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Daniela Rossel is a Mexican photographer that uses her work to depict the privileged lives of the Mexican political elite related to the PRI Institutional Revolutionary Party. Rossell's mother was an art collector and the early exposure to art in her home encouraged her appreciation for the arts.

Rossell first studied theatre at the American School Foundation and became an actress by the young age of sixteen. Rossell later shifted from theatre to painting when she went to the Nation School of Visual Arts, but after a short time dropped out to pursue photography. Today, Rossell continues to make Mexican art in her home country and show throughout both Latin America, Europe and the United States.


The photographic series Daniela Rossell is best known for is Ricas y Famosas (Rich and Famous), which spanned over the years 1994-2001 and was published as a book in 2009. The first models for these photographs were as friends and family of the artist, who were Mexican elite, and then began to spread to other elite women who volunteered to model. Each model chooses how to depict their identity surrounded by their lavish material items and selling sex appeal in their poses. Rossell believes that her models are influenced by magazines and television show how they should perform in front of the camera because they want to look American. This quest to look American requires these models to modify their lifestyle and manipulation of identity that is a form of unhappiness. Despite having materialistically everything, these women struggle to find satisfaction in who they are because of the fantasy portrayed of America. When looking at the photographs is the large amounts of art and non-Christian icons mixed with Christian art found in these lavish homes. For example, one woman is posed lying seductively across a massive sized Buddha surrounded by champagne and money. The juxtaposition between sacred object and sexual attraction makes for a conflicting yet entertaining subject.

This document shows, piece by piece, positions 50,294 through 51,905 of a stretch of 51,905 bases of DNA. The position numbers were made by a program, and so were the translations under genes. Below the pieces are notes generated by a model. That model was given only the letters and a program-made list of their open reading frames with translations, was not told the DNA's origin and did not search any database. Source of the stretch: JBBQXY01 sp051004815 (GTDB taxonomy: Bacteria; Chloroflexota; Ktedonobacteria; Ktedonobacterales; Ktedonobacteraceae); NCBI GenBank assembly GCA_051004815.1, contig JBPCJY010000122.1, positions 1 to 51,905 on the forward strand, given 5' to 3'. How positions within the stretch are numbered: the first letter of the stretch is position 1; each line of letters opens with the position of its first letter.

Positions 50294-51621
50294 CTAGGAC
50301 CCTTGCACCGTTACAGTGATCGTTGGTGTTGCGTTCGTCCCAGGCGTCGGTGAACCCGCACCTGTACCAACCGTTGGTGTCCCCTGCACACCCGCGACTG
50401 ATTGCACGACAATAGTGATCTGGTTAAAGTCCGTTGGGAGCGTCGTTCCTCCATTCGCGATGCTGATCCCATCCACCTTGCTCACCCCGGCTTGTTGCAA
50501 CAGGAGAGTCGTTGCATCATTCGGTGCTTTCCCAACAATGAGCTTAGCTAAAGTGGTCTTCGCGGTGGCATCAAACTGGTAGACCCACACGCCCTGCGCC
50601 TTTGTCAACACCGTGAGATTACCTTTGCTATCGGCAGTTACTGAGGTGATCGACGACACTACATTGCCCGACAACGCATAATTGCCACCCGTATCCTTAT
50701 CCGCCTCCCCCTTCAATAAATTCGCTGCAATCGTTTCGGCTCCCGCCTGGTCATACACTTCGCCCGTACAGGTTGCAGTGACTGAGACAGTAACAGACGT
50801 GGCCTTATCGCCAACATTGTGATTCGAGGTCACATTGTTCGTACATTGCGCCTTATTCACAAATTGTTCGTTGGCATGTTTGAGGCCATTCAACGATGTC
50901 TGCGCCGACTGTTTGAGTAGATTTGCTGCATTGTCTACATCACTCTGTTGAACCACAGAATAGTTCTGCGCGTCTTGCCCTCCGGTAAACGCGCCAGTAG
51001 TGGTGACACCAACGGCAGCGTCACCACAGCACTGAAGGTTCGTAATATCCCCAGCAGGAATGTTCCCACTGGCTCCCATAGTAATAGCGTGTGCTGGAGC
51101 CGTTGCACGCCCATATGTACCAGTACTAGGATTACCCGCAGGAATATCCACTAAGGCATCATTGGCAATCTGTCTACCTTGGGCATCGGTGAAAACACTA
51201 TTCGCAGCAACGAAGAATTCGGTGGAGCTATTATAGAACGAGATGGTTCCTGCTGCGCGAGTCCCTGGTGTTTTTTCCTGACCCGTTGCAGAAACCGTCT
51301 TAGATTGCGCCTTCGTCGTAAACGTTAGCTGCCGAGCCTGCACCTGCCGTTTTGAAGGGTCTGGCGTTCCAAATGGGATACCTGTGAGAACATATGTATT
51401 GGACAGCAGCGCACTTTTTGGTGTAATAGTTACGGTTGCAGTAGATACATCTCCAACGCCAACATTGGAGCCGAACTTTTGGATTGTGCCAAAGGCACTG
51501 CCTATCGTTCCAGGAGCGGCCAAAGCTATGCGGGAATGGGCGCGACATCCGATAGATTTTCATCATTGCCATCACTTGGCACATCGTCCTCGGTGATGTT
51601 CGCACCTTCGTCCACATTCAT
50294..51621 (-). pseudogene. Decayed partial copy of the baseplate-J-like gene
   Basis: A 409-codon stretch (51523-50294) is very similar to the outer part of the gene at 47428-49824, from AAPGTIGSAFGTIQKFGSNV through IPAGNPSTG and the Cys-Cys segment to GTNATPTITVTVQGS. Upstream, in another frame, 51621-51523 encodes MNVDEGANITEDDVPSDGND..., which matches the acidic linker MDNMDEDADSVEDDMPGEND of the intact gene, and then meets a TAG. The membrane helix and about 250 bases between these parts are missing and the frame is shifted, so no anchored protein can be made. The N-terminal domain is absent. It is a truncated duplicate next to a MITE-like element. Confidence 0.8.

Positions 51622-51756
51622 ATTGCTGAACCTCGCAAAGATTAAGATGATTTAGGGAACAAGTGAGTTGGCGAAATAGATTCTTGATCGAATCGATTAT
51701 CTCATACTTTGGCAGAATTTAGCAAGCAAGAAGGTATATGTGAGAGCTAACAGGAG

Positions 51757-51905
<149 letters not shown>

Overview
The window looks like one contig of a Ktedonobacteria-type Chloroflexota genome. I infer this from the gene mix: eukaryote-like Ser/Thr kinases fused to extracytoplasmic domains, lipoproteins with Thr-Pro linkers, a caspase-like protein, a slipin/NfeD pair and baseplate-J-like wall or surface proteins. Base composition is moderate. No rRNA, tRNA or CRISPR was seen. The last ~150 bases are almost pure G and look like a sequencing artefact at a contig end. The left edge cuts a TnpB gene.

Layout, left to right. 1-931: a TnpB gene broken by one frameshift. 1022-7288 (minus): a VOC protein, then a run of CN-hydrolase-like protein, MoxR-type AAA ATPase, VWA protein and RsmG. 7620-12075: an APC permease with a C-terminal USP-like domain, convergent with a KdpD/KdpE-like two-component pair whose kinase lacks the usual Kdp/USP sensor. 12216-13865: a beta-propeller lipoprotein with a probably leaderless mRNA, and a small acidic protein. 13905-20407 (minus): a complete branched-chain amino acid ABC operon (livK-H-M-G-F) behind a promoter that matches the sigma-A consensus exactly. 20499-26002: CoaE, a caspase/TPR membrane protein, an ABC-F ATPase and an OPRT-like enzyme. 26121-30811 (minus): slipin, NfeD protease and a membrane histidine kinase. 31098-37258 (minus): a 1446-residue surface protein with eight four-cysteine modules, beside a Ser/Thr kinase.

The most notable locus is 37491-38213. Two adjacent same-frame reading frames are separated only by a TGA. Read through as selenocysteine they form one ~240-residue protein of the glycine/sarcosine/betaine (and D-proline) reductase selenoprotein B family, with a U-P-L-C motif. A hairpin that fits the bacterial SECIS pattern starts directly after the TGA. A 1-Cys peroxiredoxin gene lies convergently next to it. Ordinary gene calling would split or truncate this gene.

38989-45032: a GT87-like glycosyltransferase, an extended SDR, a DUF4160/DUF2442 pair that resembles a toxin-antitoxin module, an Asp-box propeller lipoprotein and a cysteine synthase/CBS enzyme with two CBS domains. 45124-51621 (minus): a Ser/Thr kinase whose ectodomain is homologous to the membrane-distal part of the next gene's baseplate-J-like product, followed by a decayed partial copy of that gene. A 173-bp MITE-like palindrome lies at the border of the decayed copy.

One of the themes of the series is femininity and the role of women. The artist describes the home as the territory of the women, and by taking pictures of women within their own homes we are granted a glimpse into this constructed world. For example, one of the subjects surrounds herself with self-portraits and includes her personal waiter in the scene, putting on display that this is a space dedicated to her. In these highly cluttered environments the female models blend in with the lavish objects and Rossell uses this composition to reemphasize the objectifying of women in photographs. Often seen in fashion and commercial advertising campaigns the women photographed become synonymous with the object being sold.

Another theme that is found in the series is Mexican history and identity. Rather than depicting the romanticized views of the Mexican villages or the harsh images of the urban poor, Rossell depicts the wealthy minority. Rossell herself is a part of this demographic and in turn this is the Mexican history she relates to. Also, the elite lives of her subjects were unknown to the rest of Mexico, her photographs also serve as social and political documents. After the release of her book Ricas y Famosas, the people originally had been eager to model were angry with the artist. The public praised Rossell for her cinematic eye and ability to create provocative photos showing that flashy lifestyles are visible in all cultures.

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